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8 May 2009

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United States Government Accountability Office
Washington, DC 20548

May 8, 2009

The Honorable Diane E. Watson
Subcommittee on Government Management,
Organization, and Procurement
Committee on Oversight and Government Reform
House of Representatives

Subject: Statutory Authorities to Prohibit Inspector General Activities

Dear Madam Chairwoman:

This letter provides information you requested at the March 25, 2009, hearing entitled The Roles and Responsibilities of Inspectors General within Financial Regulatory Agencies. During the hearing, the former Inspector General (IG) of the Department of Homeland Security (DHS) testified that provisions of the Inspector General Act of 1978, as amended (IG Act), allow the Secretary of the Department of the Treasury to prevent the IG from pursuing an investigation or audit, including the issuance of subpoenas, under certain conditions.1


1 Pub. L. No. 95-452, 92 Stat. 1101 (Oct. 12, 1978), codified as amended at 5 U.S.C. App.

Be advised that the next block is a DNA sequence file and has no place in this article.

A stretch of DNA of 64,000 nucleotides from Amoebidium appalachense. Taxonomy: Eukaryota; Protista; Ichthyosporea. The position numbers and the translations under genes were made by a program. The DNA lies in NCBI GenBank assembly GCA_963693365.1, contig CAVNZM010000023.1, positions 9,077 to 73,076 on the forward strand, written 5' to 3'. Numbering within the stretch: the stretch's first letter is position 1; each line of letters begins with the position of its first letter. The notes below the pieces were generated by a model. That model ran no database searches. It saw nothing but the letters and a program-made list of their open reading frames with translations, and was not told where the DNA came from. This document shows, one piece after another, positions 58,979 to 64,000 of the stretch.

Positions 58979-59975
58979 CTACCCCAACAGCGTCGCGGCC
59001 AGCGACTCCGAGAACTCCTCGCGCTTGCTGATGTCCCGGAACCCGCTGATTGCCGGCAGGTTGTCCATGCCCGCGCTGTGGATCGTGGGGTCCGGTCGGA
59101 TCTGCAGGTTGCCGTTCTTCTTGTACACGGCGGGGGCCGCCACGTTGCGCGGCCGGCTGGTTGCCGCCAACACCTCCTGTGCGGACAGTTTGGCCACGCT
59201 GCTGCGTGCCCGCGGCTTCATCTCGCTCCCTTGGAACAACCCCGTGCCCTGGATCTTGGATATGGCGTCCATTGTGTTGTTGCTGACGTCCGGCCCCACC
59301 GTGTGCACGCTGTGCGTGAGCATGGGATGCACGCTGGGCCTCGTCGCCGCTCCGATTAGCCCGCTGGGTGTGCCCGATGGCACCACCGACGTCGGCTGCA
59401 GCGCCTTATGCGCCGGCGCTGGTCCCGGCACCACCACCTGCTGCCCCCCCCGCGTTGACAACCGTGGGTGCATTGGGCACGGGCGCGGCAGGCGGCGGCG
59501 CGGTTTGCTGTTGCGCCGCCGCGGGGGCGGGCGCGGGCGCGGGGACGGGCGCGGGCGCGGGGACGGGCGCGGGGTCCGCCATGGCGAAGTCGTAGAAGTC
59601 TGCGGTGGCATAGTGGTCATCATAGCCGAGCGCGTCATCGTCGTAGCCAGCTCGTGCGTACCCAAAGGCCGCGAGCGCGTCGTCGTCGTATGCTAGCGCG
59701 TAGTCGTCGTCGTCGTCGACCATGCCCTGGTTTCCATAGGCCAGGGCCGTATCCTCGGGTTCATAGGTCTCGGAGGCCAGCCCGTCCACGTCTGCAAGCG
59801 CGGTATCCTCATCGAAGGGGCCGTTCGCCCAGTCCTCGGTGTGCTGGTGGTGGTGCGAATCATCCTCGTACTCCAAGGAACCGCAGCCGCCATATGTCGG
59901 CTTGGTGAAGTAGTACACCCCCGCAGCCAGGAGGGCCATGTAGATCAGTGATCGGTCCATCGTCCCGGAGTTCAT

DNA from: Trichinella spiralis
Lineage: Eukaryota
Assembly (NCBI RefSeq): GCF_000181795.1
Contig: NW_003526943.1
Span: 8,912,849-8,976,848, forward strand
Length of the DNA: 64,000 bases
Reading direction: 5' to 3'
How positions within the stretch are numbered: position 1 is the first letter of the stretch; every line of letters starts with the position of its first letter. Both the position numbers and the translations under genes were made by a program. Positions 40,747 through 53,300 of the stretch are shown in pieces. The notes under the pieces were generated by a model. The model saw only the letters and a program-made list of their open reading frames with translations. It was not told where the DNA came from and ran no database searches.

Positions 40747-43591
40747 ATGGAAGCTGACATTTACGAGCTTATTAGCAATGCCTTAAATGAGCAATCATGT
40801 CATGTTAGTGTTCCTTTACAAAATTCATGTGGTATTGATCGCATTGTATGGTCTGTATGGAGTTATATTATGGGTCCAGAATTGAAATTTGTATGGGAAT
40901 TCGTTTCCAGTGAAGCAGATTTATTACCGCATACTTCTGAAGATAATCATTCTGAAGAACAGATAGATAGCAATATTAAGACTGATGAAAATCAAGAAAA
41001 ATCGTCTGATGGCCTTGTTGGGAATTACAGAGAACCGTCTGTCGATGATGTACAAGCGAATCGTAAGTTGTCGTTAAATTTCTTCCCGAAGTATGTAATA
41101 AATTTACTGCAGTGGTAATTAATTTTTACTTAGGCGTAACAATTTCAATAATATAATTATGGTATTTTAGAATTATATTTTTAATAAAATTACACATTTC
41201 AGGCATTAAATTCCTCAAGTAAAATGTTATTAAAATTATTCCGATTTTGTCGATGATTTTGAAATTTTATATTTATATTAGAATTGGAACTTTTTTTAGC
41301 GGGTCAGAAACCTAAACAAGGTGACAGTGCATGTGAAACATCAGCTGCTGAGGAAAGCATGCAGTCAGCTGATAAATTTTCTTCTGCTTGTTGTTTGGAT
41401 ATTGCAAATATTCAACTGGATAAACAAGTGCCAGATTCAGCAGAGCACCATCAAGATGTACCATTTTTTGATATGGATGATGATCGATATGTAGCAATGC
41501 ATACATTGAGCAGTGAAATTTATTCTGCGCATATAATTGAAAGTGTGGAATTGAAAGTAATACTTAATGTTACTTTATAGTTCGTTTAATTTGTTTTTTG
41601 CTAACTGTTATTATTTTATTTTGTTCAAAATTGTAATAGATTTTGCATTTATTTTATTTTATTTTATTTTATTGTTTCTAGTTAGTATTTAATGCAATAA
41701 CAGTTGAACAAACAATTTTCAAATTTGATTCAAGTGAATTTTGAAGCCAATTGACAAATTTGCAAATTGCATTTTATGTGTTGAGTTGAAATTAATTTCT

Due to concerns about the possible inappropriate use of such authorities, you asked us to identify federal agencies that possess the authority under the IG Act to prohibit audits and investigations by their offices of inspectors general (IG offices) and to determine the extent to which such provisions have been used to limit the IGs’ activities. We reviewed the IG Act to identify those IG offices subject to such authority and contacted each office identified to obtain information about the extent to which the relevant authorities had been exercised. In addition, we included the IG office at the Central Intelligence Agency (CIA), which was not established under the IG Act, but is subject to provisions in its enabling legislation that are similar to those in the IG Act.2